Criminally Underrated #01: Be Here Now - Oasis

In the mid-90s there was only one band on everyone's lips: Oasis. Their first two albums Definitely Maybe and What's The Story Morning Glory were, not without reason, hailed as classics from their respective days of release. It was Britpop for the masses: combining classic elements from the history of rock n roll with a modern twist, they were onto a winner. The influences were obvious, the songs simple; yet it was the attitude of Liam Gallagher, and his older brother Noel's amazing sense for penning a classic song that allowed them to become so big. Besides, any albums with Cigarettes and Alcohol, Slide Away, Supersonic, Wonderwall, Don't Look Back In Anger or Some Might Say on their tracklistings rightly deserve to be up there with the rest of the best.

But then it came to following them up with a third. Be Here Now was possibly the most anticipated British album of the decade, if not the century. It broke all previous sales records when it was eventually released in 1997, two years after What's the Story, and was then roundly slated by both the band's fans and the press several weeks later. It certainly was mostly an abandonment of their usual style, and it reeked of cocaine, but the 12 sprawling, drug-addled whimsies offered up by Be Here Now are nothing to be ashamed of. Forget the background story of constant bickering, the insane amount of drugs being done and the arrogance that came with being potentially the biggest band on the planet (at the time), if you let the music do the talking and you'll be surprised at just how good Oasis' criminally underrated third album is.

The word to sum up Be Here Now would be 'huge'. It features layers of guitars, vocals and the odd orchestra all piled fantastically on top of each other, whilst the songs average at around 6 minutes in length. The production, since dubbed as 'overdone' by various music publications, simply echoed the album's size. Be Here Now would have been panned by the press even further had the production been low-key, something which would have resulted in an utter mess of an album. True, at over 70 minutes in length, its hard to take in all at once (very unlike, say, Whats the Story) but Be Here Now marked a change in direction. The band would probably not be around today had they not experimented in new sounds and methods and simply put out an album of Wonderwalls. The critics' response to the length of the album was, and is, also partially unfounded, as Champagne Supernova (closing track from Whats the Story) is hailed as a classic, despite being nearly 8 minutes in length and stylistically similar to a few tracks on Be Here Now.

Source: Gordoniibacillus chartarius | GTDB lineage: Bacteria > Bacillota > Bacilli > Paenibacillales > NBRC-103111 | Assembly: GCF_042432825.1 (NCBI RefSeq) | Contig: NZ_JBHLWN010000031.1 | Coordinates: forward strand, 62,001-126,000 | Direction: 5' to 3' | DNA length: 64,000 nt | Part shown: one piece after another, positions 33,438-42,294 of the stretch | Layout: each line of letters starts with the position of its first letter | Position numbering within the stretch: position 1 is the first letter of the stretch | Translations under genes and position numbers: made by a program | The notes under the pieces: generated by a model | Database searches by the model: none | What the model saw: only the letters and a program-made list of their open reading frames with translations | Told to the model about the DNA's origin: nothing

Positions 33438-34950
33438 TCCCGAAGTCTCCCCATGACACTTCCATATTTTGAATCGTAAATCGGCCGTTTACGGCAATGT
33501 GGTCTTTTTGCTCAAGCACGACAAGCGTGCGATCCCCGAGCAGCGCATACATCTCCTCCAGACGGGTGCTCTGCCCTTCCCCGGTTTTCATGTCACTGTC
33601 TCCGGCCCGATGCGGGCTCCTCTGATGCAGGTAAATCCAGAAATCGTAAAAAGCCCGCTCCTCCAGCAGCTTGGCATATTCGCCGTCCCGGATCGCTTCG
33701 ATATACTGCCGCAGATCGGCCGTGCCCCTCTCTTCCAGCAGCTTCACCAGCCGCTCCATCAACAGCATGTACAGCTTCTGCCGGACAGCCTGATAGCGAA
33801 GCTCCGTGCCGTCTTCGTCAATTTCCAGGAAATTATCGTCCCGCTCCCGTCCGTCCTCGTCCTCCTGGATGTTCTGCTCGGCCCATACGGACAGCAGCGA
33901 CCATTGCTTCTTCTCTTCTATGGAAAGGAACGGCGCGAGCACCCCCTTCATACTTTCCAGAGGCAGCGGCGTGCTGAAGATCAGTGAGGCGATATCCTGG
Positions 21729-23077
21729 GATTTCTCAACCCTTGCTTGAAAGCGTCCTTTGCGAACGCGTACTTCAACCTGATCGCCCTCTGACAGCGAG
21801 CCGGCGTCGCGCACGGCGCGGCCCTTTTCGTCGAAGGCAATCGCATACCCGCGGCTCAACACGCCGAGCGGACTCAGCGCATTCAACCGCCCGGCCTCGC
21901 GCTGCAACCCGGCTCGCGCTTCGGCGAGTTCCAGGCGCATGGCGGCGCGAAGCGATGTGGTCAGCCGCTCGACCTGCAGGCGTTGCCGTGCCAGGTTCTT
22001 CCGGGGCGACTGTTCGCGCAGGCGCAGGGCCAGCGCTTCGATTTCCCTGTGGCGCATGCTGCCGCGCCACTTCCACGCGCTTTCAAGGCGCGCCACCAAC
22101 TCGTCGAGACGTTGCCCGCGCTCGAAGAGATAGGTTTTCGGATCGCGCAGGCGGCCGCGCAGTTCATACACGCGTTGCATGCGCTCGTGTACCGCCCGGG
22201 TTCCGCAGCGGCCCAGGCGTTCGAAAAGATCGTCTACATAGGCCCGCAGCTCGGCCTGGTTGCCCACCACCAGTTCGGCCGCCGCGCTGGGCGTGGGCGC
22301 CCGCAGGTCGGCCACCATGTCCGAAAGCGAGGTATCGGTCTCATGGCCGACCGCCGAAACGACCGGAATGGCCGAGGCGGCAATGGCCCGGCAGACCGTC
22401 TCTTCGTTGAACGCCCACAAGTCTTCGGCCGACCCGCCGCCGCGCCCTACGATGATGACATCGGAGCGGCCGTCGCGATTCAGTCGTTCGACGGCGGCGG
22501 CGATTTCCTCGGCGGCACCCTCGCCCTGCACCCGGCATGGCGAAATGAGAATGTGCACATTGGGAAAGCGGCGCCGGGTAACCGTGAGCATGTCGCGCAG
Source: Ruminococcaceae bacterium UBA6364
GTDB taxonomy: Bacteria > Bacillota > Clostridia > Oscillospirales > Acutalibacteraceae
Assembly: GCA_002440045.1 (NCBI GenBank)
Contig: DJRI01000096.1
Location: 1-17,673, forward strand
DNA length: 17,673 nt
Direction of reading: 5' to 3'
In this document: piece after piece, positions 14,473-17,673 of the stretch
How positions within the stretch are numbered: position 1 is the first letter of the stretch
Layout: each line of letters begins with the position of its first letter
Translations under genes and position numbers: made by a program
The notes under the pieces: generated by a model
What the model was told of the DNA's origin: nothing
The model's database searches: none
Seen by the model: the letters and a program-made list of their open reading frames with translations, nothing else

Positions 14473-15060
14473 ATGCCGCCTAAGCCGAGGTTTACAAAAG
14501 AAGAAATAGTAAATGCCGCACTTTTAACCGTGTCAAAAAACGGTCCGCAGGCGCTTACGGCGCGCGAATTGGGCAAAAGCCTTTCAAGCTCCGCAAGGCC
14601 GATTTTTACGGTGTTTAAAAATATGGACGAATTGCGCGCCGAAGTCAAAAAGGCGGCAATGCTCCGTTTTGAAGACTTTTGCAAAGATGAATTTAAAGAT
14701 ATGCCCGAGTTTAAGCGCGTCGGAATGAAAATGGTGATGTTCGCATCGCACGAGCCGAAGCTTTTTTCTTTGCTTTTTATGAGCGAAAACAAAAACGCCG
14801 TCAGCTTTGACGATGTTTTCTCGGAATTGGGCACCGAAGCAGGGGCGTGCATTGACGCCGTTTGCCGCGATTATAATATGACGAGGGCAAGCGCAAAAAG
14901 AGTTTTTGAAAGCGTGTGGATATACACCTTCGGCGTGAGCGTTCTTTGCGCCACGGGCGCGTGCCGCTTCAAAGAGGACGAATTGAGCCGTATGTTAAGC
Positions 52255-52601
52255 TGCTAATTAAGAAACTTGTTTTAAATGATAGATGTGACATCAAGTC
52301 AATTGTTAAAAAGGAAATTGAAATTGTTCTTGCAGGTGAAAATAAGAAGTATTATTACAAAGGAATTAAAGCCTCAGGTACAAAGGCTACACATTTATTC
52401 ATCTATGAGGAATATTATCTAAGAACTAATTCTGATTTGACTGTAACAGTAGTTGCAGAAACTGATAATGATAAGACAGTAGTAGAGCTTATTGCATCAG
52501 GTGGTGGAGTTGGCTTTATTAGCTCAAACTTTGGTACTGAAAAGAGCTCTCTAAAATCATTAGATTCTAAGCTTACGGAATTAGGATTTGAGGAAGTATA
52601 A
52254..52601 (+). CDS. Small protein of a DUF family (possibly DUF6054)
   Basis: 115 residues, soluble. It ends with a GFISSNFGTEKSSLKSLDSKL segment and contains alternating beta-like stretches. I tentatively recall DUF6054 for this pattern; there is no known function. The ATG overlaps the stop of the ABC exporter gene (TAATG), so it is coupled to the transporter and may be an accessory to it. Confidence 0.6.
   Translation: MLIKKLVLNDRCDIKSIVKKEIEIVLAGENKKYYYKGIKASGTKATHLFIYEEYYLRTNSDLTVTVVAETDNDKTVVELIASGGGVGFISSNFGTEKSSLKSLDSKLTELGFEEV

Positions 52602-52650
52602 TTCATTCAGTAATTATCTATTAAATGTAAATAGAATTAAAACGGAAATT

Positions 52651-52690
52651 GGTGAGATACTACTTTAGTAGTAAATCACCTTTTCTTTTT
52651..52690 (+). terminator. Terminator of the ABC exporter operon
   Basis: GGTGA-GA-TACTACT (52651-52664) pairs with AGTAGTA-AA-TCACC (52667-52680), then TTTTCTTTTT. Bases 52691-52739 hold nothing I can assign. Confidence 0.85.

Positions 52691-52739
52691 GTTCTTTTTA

But what of the songs? Opener D'You Know What I Mean? is pure arrogance; standing as an anthemic movement more than a short, catchy 3 minute pop song. It hit the number one spot on its release as a single despite being 7:45 of swirling psychadelica and crunching guitars, almost Pink Floyd crossed with the Britpop RnR of Definitely Maybe. Elsewhere, the Led Zeppelin-esque Fade In-Out would probably be hailed as a classic on any other album, complete with slide guitar by a certain Johnny Depp, whilst Its Getting Better (Man!!) is simply a fantastic rock n roll anthem, stretched out to 7 minutes thanks to Noel Gallagher's guitar heroics.

Be Here Now can't be criticised for being unlistenable or non-commercial, either, when songs such as the title track could walk onto any of their releases, or the sing-'em-loud quality possessed by the dirty, grungey ballads Stand By Me and Don't Go Away. True, songs such as Magic Pie and The Girl In the Dirty Shirt could have probably done with being a tad shorter, but they still hold enough charm and showcase Noel Gallagher's songwriting talents to such an extent that they shouldn't be dismissed so quickly. Around the World hits 11 minutes, if the reprise at the end of the album is included, but its wrong to be so picky with a song epic enough to rival that of Use Your Illusion-era Guns n Roses.

Despite being blasted by nearly everyone: the fans, the media and even the band members themselves, Be Here Now isn't nearly as bad as everyone says or thinks it is. Indeed, it is of my opinion that this is one of their better albums, certainly ranking above 2000's dodgy follow-up Standing On the Shoulders of Giants or the patchy, low-key Heathen Chemistry from 2002. Its too easy to dismiss acts based on the level of hype, mysticism or arrogance in which they become shrouded, and too many fall into such a trap when summing up Be Here Now. Give it a chance, and you could very much fall in love with this album.
Posted on March 3rd, 2008 at 11:51am


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